In 1903 Dr. Horatio Jackson set off on a journey from San Francisco to New York becoming the first person to cross the in a “horseless carriage.” At the time there were only 150 miles of paved roads in the entire country. In addition, there were no gas stations and virtually no road maps as we know them today. This was America's first , and like many road trips that would follow it included breakdowns and wrong turns.
Is your social media journey beginning to feel like Horatio’s drive? Sure, there are webinars, books, blogs and tweets enticing you to hit the open road; but how do you stay on track once you’ve set up that newfangled social media account and tweeted the link to your newly built online community?
Don’t abandon your strategy …
Many people doubted the automobile had much of a future when Jackson began his cross country trip. Along that same line, despite the millions who have joined, there are millions of executives who still believe social platforms are a waste of time and don’t use them at all. One thing that kept Jackson going was his indomitable spirit and sheer enthusiasm for his new mode of transportation. As Jackson moved eastward, his quest slowly became a national sensation and huge crowds began lining the streets of towns to watch him whiz by in his newfangled automobile. Social media platforms and communities will continue to evolve, change and grow. Likewise, you must maintain focus on your social media strategy and stay engaged.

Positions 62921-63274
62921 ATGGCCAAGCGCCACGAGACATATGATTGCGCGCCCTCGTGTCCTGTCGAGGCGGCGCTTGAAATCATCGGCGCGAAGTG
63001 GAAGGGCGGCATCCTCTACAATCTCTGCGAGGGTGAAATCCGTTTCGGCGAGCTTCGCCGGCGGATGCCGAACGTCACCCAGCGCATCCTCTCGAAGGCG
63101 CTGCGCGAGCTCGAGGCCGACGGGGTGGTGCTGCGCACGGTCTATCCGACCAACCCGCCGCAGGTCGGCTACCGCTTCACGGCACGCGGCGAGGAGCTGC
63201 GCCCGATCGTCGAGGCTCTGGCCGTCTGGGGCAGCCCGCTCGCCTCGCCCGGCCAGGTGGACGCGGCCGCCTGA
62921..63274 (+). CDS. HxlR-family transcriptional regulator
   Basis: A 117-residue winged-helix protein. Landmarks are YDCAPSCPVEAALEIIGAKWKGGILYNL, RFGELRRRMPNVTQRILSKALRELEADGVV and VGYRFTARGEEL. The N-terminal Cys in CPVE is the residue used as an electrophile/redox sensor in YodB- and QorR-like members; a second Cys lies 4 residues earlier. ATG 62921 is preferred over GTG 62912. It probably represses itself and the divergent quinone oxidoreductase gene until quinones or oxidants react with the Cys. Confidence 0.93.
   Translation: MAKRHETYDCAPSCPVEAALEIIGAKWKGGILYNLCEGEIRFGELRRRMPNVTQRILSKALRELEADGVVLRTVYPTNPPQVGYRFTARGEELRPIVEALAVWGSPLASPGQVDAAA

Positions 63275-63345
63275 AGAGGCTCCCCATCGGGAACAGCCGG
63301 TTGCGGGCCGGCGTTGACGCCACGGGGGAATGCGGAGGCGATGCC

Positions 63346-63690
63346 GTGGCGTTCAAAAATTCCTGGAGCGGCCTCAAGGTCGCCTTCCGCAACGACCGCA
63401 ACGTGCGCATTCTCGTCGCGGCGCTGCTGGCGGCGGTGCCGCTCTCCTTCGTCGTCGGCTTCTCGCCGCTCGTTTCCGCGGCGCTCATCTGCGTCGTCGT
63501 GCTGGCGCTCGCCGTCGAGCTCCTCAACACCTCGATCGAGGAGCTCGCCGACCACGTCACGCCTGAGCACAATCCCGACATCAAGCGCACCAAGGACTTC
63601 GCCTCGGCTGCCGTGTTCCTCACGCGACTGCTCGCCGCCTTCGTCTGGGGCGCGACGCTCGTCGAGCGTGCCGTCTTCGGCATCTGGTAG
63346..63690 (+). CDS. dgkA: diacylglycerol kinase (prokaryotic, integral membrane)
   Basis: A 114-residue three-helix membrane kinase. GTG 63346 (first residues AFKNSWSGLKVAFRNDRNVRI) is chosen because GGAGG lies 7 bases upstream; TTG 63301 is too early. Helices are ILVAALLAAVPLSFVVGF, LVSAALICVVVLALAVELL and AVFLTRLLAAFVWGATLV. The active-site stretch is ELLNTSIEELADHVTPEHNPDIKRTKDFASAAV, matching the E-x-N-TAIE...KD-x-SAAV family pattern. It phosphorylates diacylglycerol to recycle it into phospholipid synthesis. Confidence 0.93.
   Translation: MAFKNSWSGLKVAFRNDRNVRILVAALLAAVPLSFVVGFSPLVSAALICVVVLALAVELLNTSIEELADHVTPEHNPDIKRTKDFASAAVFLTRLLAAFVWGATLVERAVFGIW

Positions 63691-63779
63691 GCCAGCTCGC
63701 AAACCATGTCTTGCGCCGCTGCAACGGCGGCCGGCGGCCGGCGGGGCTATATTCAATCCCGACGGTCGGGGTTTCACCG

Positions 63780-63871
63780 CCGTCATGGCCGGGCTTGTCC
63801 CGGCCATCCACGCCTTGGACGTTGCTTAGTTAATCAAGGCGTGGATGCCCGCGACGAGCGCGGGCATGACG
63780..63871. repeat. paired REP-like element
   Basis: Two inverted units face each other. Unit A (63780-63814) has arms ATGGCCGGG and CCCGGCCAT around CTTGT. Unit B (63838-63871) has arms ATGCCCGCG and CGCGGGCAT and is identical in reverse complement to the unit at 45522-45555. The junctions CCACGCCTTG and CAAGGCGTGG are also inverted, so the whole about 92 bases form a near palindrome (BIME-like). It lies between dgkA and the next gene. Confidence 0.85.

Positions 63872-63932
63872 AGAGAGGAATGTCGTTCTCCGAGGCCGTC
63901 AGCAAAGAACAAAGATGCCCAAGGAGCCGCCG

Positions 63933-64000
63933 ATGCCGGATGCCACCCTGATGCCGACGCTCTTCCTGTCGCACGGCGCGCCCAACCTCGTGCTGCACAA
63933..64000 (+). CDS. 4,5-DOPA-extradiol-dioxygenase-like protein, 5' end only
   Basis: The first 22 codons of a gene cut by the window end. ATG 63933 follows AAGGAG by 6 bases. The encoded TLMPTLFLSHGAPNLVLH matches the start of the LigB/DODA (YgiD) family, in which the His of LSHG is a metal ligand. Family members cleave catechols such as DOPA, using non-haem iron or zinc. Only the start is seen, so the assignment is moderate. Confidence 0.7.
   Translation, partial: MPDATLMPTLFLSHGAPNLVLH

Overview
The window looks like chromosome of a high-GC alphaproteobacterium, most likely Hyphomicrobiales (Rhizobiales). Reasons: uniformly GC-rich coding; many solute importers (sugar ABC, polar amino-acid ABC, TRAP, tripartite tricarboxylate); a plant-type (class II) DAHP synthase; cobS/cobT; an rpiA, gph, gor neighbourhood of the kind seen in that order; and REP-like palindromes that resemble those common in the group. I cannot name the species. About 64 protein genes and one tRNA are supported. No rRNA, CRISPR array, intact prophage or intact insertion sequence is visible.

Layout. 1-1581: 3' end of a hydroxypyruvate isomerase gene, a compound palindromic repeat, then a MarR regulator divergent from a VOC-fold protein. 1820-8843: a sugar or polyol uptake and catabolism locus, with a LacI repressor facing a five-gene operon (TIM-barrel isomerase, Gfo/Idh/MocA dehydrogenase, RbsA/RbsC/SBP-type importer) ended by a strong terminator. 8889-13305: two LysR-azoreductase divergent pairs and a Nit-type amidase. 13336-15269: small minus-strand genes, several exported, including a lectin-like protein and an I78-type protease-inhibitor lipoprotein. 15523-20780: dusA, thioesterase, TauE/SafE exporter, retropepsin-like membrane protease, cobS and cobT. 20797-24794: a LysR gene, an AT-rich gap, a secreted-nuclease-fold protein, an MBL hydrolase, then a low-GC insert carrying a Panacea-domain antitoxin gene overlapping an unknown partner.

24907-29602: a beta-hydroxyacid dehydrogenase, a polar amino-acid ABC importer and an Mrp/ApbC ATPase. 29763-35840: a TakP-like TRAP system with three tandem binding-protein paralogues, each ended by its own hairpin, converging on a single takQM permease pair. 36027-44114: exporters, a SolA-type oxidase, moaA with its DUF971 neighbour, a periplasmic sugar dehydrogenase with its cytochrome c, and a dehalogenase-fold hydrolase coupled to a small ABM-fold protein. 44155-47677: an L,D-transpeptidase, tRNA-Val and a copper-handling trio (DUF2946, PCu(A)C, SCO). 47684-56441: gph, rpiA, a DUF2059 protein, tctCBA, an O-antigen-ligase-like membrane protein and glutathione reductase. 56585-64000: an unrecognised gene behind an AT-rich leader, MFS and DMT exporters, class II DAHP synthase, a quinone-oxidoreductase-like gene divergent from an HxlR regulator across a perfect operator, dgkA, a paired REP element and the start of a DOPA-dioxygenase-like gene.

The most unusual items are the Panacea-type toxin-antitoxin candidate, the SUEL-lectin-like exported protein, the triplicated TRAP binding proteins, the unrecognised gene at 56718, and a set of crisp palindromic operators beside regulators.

Old and new can coexist …
While in Alturas, California Jackson needed to wait on the shipment of some spare tires. The tires were actually delivered by stagecoach. In fact, during his journey Jackson encountered pioneers in wagon trains and often had to depend on cowboys to use their lariats to help tow him out of mud holes and sand drifts. Keep in mind that some of your contacts and customers may never fully participate in these social sites. That means old and new media channels and communication strategies must coexist. A LinkedIn invite augmented by a personal email; a Twitter posting followed by a direct phone call; a face-to-face meeting fortified by direct mail may take some of the bumps out of your social media road.
Jackson’s trip was initiated as the result of a $50 bet that he could drive an automobile from San Francisco to New York in less than three months. He made it in 63 days, 12 hours and 30 minutes, well within his wager of 90 days. Go ahead and place your bet – the social media highway is designed for your future.